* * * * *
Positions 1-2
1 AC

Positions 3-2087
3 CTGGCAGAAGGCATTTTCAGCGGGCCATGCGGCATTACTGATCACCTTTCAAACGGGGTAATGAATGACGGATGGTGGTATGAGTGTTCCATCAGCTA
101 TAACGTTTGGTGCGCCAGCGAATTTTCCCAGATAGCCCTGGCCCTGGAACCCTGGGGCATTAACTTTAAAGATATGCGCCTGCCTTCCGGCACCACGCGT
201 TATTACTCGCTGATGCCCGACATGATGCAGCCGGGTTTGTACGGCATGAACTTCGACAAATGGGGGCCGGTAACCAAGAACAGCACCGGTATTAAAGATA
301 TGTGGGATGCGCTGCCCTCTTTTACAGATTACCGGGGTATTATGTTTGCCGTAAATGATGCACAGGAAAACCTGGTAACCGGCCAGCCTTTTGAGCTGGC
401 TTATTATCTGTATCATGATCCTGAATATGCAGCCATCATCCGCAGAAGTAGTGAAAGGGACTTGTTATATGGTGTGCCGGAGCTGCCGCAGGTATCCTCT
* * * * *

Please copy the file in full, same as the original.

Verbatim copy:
Positions 1-2
1 AC

Positions 3-2087
3 CTGGCAGAAGGCATTTTCAGCGGGCCATGCGGCATTACTGATCACCTTTCAAACGGGGTAATGAATGACGGATGGTGGTATGAGTGTTCCATCAGCTA
101 TAACGTTTGGTGCGCCAGCGAATTTTCCCAGATAGCCCTGGCCCTGGAACCCTGGGGCATTAACTTTAAAGATATGCGCCTGCCTTCCGGCACCACGCGT
201 TATTACTCGCTGATGCCCGACATGATGCAGCCGGGTTTGTACGGCATGAACTTCGACAAATGGGGGCCGGTAACCAAGAACAGCACCGGTATTAAAGATA
301 TGTGGGATGCGCTGCCCTCTTTTACAGATTACCGGGGTATTATGTTTGCCGTAAATGATGCACAGGAAAACCTGGTAACCGGCCAGCCTTTTGAGCTGGC
401 TTATTATCTGTATCATGATCCTGAATATGCAGCCATCATCCGCAGAAGTAGTGAAAGGGACTTGTTATATGGTGTGCCGGAGCTGCCGCAGGTATCCTCT